Stored RO and granular activated carbon (GAC) filtrate is often used to filter process water, but can be a breeding ground for bacteria. UV is an effective way of disinfecting both stored RO and GAC filtered water and has been used in the process industries for many years.

Dechlorination
GAC filters are also often used to dechlorinate process water, removing the ‘off’ flavors often associated with chlorine disinfection, meaning the flavor of the final product remains untainted and free from unwanted flavors or odors. Placing UV systems ahead of GAC filters used for dechlorination improves the performance of the filters and results in longer carbon runs, thereby decreasing operating costs.

Packaging & surface disinfection
Surface disinfection systems are used to reduce microbial counts on all kinds of packaging, including glass and plastic bottles, cans, lids and foils. By irradiating the surfaces with UV prior to filling, food spoilage organisms are eliminated, extending the shelf life of the product and reducing the risk of contamination.

Tank head space disinfection
UV systems can be used to disinfect displacement air for pressuring tanks or pipelines holding perishable fluids. Storage tanks are particularly susceptible to bacterial colonization and contamination by air-borne spores. To prevent this, immersible UV treatment systems have been designed to fit in the tank head air space and disinfect the air present.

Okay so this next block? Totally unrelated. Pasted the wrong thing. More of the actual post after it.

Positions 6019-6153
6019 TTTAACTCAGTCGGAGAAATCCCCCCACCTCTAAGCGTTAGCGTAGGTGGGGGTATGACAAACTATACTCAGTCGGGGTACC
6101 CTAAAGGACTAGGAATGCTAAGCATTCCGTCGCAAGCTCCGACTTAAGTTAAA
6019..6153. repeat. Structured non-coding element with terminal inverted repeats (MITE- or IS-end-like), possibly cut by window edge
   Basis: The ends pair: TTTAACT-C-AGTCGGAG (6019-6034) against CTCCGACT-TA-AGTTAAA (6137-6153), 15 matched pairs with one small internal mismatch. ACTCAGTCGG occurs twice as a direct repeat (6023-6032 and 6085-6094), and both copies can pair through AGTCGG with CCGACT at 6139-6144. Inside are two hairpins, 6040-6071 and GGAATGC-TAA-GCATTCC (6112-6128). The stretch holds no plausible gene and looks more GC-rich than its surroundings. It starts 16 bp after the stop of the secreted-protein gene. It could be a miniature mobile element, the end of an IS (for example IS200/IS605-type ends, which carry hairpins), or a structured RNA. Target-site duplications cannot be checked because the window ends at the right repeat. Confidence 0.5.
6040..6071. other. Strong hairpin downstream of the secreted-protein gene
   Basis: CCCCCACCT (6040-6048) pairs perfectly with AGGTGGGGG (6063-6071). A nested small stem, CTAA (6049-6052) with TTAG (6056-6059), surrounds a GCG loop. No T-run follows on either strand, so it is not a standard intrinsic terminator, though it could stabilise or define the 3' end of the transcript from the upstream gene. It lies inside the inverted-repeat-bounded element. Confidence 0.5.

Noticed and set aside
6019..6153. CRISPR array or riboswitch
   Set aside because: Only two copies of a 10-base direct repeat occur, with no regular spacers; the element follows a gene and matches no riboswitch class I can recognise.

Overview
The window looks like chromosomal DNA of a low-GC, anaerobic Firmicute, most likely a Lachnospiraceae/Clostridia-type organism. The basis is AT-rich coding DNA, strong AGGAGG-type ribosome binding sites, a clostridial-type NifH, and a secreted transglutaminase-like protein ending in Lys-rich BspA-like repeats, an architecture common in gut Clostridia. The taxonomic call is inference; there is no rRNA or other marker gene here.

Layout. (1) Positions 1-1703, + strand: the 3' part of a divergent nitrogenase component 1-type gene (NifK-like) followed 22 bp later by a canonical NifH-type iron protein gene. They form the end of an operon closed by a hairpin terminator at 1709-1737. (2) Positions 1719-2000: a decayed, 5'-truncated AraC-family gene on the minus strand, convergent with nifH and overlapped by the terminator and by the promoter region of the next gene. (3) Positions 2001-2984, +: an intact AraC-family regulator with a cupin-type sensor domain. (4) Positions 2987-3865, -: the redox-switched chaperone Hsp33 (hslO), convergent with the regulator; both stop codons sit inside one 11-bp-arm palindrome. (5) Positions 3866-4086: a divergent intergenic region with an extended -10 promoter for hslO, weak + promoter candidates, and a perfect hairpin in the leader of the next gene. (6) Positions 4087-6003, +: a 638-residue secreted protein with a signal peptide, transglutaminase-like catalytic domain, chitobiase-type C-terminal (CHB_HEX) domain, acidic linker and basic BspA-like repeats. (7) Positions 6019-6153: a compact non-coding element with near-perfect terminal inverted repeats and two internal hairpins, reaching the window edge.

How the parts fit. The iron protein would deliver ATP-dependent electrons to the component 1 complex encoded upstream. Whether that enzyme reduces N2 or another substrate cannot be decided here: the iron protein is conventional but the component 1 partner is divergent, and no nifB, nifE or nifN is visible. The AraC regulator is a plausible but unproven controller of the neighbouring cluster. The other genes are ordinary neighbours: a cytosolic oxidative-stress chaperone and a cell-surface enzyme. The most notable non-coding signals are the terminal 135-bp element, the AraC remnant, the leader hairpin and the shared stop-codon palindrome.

Waste water
Effluent from manufacturing facilities can be treated without the use of environmentally hazardous chemicals. This ensures all discharges meet with local environmental regulations. As already mentioned, because process water can be treated and re-used with UV, this also leads to a significant reduction in the amount of waste water produced.

Case studies
MP UV water disinfection systems from a British company are helping a number of bottled water producers in England keep their product fee from microbial contamination.

Angel Springs Limited, situated in the picturesque Chiltern Hills outside London, bottles natural spring water for use in water coolers. The company recently replaced its ozone water disinfection unit with MP UV following concerns about disinfection byproducts (DPBs) being formed as a result of ozone treatment.

“We were put off ozone by the potential for bromate formation as part of the ozonation process,” said Angel Spring’s Andrew Glaister. Bromide ions occur naturally in many spring waters and are completely harmless. If their levels are high, however, ozone can facilitate their conversion into bromate, a suspected carcinogen.

“Even though our bromide ion levels are not particularly high, we decided to go for the safer option and use medium pressure UV instead,” Glaister continued. “UV has no downsides – only upsides. Since its installation, we have been extremely happy with its performance.”

Silver Spring Mineral Water Company in Kent, which supplies spring water and own-brand soft drinks to the major British supermarkets, is also benefiting from UV disinfection.